Showing posts from April, 2017

Another crash

My physical self has become a stranger to me recently; I don't really "know" my body anymore. I've mentioned the energy rollercoaster, the good days and bad, not quite knowing how much of this is adjusting to thyroid medications, how much is fluctuations of hormones, how much is psychosomatic, how much is just "me."

On one hand, I've struggled with real fatigue — feeling more sluggish in my daily routine, blinking against sleepiness at 3 p.m., sneaking off to take actual naps, and setting an alarm so I don't pass out for hours. This happens despite full nights of sleep and better morning alertness. I've learned that if I want to accomplish something mentally taxing, I'm better off attempting it before lunch. Jill one year ago would give a side-eye to this zonked-out person I'm becoming.

There have been other symptoms that one might ascribe to an underactive thyroid — I'm often cold in the afternoon and have to wrap up in my down com…

One year in Colorado

On Earth Day 2016, Beat and I loaded up our Subaru Outback with our most prized bicycles (and not much else), then rumbled onto I-880 eastbound out of San Jose. We passed through heavy snow over Donner Pass, the verdant hills of central Nevada, 75-mph crosswinds across Utah's salt desert, then heavy rain and snow across Wyoming. The terrible weather ended almost the moment we crossed the Colorado border. The famous 300-days-a-year sunshine was out, hillsides were green and the trees were bursting with tiny green buds and blossoms. I remember smiling at Longs Peak and thinking, "I will climb you first."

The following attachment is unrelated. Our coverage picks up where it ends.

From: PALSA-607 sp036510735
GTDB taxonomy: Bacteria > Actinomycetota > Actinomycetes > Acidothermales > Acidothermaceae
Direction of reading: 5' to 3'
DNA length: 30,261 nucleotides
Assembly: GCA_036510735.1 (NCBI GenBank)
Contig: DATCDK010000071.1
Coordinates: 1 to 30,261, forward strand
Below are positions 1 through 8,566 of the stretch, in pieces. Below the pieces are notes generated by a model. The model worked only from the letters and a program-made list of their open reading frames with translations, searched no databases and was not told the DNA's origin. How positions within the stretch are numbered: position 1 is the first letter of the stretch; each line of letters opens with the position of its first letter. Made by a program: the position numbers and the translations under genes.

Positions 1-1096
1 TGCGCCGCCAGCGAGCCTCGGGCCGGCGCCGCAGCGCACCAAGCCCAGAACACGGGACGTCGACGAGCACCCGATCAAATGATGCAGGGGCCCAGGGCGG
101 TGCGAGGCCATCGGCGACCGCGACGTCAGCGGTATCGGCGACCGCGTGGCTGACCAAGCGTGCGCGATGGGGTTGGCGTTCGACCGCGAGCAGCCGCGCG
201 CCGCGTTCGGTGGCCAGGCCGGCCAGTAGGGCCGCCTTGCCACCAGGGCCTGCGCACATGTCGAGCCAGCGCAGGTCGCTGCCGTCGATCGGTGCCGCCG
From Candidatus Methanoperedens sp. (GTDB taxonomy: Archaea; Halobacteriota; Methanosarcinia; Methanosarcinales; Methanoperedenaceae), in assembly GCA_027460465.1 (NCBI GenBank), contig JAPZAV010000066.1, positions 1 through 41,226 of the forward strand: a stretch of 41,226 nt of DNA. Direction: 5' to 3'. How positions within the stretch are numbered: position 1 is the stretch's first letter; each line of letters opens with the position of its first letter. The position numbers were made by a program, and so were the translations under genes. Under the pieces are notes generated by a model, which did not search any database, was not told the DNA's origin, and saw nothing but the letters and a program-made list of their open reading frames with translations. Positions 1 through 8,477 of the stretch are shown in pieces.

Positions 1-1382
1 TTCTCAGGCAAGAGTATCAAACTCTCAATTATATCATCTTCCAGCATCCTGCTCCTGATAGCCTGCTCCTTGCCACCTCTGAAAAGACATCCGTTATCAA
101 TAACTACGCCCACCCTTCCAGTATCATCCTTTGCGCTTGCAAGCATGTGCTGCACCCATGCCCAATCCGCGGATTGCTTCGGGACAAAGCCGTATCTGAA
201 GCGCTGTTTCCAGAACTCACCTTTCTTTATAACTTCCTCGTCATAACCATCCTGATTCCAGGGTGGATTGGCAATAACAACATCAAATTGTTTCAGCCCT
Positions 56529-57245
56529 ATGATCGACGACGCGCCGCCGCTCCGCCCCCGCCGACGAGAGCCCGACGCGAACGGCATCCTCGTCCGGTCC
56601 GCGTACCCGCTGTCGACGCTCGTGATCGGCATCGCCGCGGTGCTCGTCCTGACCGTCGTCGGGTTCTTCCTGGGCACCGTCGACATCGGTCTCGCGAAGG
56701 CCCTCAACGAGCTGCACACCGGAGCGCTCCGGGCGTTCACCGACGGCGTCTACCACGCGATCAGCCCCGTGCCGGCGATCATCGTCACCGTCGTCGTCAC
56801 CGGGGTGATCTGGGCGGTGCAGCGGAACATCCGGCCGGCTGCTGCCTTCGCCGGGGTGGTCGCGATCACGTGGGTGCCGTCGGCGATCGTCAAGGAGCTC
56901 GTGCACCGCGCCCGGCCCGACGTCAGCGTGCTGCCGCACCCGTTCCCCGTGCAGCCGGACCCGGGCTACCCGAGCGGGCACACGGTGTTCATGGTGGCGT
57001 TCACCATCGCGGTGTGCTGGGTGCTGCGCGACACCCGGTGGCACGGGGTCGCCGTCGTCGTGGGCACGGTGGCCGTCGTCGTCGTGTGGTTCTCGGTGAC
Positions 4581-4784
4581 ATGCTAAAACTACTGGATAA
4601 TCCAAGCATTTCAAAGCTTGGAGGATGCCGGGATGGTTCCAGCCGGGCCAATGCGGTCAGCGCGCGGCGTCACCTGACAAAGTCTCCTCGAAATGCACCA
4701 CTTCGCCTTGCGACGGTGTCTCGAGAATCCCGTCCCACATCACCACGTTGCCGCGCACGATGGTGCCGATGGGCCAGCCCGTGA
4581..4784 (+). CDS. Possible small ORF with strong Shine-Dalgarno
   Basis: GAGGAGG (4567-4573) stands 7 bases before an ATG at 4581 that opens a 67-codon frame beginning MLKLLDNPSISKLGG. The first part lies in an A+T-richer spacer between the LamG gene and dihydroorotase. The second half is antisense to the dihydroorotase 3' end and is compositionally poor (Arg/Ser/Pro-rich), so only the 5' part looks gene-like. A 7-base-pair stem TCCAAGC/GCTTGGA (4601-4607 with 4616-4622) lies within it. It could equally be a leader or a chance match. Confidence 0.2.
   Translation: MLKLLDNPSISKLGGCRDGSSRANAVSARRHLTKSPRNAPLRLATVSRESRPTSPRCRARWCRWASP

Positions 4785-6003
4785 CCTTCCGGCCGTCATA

I still haven't climbed Longs Peak. But we have enjoyed one year in Colorado, living in the forested hills behind the Flatirons — a home between the cliffy edge of the Great Plains and the towering Continental Divide. We love it here. Our "Ugh, Front Range" friends crinkle their noses, but really, anything that's not to love here, the Bay Area had times …

So this is spring

Beat and I are nearing one year in Boulder, so we've experienced all of the seasons in high country. Of all transitions, spring is usually the most difficult for me. The quiet darkness of winter dissolves into a kind of uncomfortable mania; previously empty trails begin to feel crowded; new smells and sounds barrage the senses. My typical allergy season creates new weights, and the crushing heat, dust, and fire of summer feel too close for comfort. 
And yet I do enjoy the ease of mild weather, watching green return to the hillsides, anticipating the return of the hummingbirds, laughing at the antics of wild turkeys and watching a herd of elk graze in the back yard. Wildflowers and daffodils emerge from clumps and brown grass. That uncomfortable mania also breeds excitement. "Something is going to happen! I don't know what, but good things are coming." 
Even as I say this out loud, a larger part of me remembers that the state of the world looks dire, and it's dif…

Thyroid update

On Tuesday I visited my endocrinologist to follow up on treatment for Grave's Disease after seven weeks on an aggressive dose of thyroid-blocking medication. The results were encouraging. I'm responding well to the medication. My T4 levels have reached the normal range, T3 is close, and while my TSH is still very low, it's normal for that to take several months to return. The doctor is keeping me on the high dose of methimazole for now, but seems confident that medication will be an effective treatment against my hyperthyroidism.